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Six per cent of firms have board chairwoman; CSA mulls role in corporate diversity


TORONTO — A report from the Canadian Securities Administrators says that women now sit in two out of 10 corporate board seats — but just six per cent are chairwomen of public Canadian companies surveyed.

The CSA, which is a council of the securities regulators of Canada’s provinces and territories, says the statistics for women on corporate boards have improved since 2015, when women held 11 per cent of corporate board seats. 

The securities regulators also said that 79 per cent of the companies in their report had at least one woman on the board, up from 49 per cent in 2015.

But the report also noted that 21 per cent of companies had no women on their board, and only five per cent of the companies surveyed had a woman as chief executive.

The report was reviewed by securities regulators in Alberta, Manitoba, New Brunswick, Nova Scotia, Ontario, Quebec and Saskatchewan and looked at 610 companies between Dec. 31, 2019 and March 31, 2020.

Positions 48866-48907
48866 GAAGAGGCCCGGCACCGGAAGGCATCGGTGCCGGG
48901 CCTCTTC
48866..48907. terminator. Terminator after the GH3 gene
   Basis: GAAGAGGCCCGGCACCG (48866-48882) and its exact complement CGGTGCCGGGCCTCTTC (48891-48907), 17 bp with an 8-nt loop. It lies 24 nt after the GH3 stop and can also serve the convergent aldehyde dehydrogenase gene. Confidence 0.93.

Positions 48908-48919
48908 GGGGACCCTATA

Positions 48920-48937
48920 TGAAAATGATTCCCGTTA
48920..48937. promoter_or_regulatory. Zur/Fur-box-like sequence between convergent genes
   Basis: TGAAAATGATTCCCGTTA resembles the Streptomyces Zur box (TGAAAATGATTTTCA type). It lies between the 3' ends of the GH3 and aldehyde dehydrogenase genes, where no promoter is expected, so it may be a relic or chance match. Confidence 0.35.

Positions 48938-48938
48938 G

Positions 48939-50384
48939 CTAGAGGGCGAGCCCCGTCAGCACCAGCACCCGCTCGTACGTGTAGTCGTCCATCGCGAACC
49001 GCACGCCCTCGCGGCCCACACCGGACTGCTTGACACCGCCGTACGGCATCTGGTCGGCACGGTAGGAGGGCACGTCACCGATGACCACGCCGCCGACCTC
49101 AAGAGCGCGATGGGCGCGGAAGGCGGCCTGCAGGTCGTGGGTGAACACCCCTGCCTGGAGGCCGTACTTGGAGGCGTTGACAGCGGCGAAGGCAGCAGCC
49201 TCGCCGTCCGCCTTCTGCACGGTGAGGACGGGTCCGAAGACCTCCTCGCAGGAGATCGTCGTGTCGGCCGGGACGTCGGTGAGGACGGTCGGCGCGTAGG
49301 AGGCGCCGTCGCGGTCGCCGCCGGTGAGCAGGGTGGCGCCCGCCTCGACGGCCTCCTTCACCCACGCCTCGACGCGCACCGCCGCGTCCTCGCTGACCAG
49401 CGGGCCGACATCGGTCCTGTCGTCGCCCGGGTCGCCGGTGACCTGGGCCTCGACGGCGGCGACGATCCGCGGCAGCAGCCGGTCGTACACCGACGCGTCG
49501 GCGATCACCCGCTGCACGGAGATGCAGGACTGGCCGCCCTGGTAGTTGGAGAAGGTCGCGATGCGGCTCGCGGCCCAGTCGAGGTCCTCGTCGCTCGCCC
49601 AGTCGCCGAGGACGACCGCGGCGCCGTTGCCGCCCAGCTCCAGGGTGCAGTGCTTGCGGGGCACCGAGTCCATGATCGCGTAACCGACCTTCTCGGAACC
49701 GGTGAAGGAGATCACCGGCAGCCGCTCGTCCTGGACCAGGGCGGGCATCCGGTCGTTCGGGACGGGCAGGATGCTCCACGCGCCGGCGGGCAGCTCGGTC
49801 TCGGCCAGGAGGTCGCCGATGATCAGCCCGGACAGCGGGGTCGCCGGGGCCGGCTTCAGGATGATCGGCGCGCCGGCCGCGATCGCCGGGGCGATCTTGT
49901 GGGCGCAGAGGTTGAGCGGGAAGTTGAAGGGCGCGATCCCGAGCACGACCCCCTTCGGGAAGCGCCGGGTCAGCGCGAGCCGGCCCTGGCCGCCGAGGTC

After a three percentage point decline in the number of vacant board seats filled by women last year, the CSA says it will not only continue to monitor the companies' progress, but will also consider its role in the broader diversity conversation.

The CSA says manufacturing, real estate, and retail industries companies were most likely to have women on their boards, while biotechnology, mining and oil and gas industries had the fewest companies with at least one woman on the board.

 This report by The Canadian Press was first published March 10, 2021.

The Canadian Press

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